Just three months after passing a king-sized tax cut, leading Senate Republicans are preparing legislation that would require about $60 billion in tax increases over the next three years.

Among the proposals in a laundry list of "potential tax policy changes" are new limits on deductions for home mortgage interest and medical expenses, elimination of long-standing tax breaks for the timber, coal and iron ore industries, and sharply increased excise taxes on gasoline, cigarettes, alcoholic beverages and telephone use.

The Senate Budget Committee is scheduled to take up the tax increase issue next week as it starts to write the second budget resolution that Congress is supposed to pass by the end of the year. This resolution will set binding revenue floors and spending ceilings for fiscal 1982, and will likely be one of the vehicles for squeezing down the projected deficits in 1982 and the years beyond as the administration wants.

Sources on the Budget Committee said there appeared to be fairly strong support for setting a target of $60 billion in new revenue-raising proposals--tax increases--over the next three years. It would then be up to the Finance Committee to decide which taxes to raise and to vote the actual increases.

Although the possible revenue-raisers run the gamut from a higher excise on beer to repeal of the capital gains treatment of timber income, the most likely choices suggest the tax burden would continue to be shifted from business to individuals. This shift has been progressing over recent years, and the Reagan tax cut enacted in July accelerated the process.

If Congress does approve tax increases for the fiscal years 1982 through 1984 totaling $60 billion, it would be taking back just over 20 percent of the tax cut in the Reagan bill, which would reduce taxes by about $280 billion in that period.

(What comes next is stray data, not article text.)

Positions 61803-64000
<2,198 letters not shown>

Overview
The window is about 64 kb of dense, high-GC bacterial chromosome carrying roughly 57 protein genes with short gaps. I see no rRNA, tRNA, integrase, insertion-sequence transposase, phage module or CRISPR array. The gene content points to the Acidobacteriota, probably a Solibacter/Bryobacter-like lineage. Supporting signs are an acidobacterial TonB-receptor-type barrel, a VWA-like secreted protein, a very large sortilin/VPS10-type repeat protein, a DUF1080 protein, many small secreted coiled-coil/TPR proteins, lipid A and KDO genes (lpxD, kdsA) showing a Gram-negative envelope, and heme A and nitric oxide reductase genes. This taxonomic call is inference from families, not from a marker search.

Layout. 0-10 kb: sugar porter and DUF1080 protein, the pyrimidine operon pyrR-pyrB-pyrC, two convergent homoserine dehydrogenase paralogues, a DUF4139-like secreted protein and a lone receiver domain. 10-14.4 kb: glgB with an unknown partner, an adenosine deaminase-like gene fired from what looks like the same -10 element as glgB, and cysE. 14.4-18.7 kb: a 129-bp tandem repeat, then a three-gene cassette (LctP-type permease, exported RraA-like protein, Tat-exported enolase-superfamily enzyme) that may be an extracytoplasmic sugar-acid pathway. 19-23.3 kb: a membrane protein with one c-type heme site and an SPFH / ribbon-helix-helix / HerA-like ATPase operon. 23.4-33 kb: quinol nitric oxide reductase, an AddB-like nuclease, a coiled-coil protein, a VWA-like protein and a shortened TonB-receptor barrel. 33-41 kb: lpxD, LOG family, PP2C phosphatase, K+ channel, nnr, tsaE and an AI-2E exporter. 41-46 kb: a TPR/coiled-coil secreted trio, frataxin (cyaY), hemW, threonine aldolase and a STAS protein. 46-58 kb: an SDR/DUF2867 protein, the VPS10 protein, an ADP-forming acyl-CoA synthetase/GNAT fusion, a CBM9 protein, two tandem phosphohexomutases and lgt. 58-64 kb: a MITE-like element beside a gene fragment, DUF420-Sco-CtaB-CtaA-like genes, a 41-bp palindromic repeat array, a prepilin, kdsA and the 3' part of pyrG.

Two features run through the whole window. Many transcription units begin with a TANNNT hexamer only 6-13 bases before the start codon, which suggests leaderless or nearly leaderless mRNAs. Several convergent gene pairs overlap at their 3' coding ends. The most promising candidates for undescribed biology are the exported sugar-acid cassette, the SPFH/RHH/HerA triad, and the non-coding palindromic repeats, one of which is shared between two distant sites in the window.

The administration and most GOP senators are strongly committed to preservation of the basic elements of the Reagan cut--individual rate reductions of 23 percent spread over three years and speedier depreciation write-offs for business which experts say will cut business tax liabilities nearly in half. Some senators, however, are not entirely averse to postponement of the individual cuts, particularly the 10 percent rate reduction scheduled for July 1, 1983.

The administration has proposed only minor tax increases over the next several years and has taken no position so far on a larger bill.

But Sen. Robert J. Dole (R-Kan.), chairman of the Finance Committee, has indicated at least qualified support for a budget resolution requiring $60 billion in revenue raisers. Such a requirement would help take the heat off the Finance Committee since it would not technically be taking the initiative in raising taxes, just following orders.

The House Republican leadership has been noticeably less enthusiastic about a tax-increase program, in part because of concern that the Democratic-controlled Ways and Means Committee would seize on a tax bill to try to repeal some provisions in the earlier Reagan bill. The most likely Democratic target is the section that grants the oil industry over $11 billion in tax breaks through 1986.

In its list of possible tax increases, the staff of the Senate Budget Committee has included far more than enough to reach $60 billion over three years, and many of the suggestions would be politically impossible to move through Congress.

The listed increases, and the revenue they would raise, include:

* Tax increases on individuals: repeal of the consumer interest deduction, except for automobile loans, $13.6 billion over three years; tax half of Social Security income above $20,000 for single taxpayers, $25,000 for couples, $5 billion; set a $5,000 limitation on home mortgage deductions, $14.9 billion; raise from 3 to 15 percent the portion of income that must be spent on medical costs before deductions can be taken, $5.6 billion; repeal deductions for state and local sales and property taxes, $12.1 billion.

* Business tax increases: elimination of domestic international sales corporations permitting companies to defer income from exports, $5.5 billion; restrictions on industrial development, pollution control and hospital bonds, $3.1 billion; elimination of favorable tax rates on income from timber and royalty income from coal and iron ore, $600 million; setting a 50 percent limit on deductions for business meals and entertainment, $4.6 billion.

* Excise tax increases: doubling these, so that for gasoline it would be 8 cents a gallon; for telephones, 4 percent; cigarettes, 16 cents a pack; liquor, $21 for every gallon of pure alcohol (or $10.50 for 100 proof whiskey), $18 for each barrel of beer and 34 cents for each gallon of wine, the total revenues over three years would be $9.4 billion, the committee staff determined.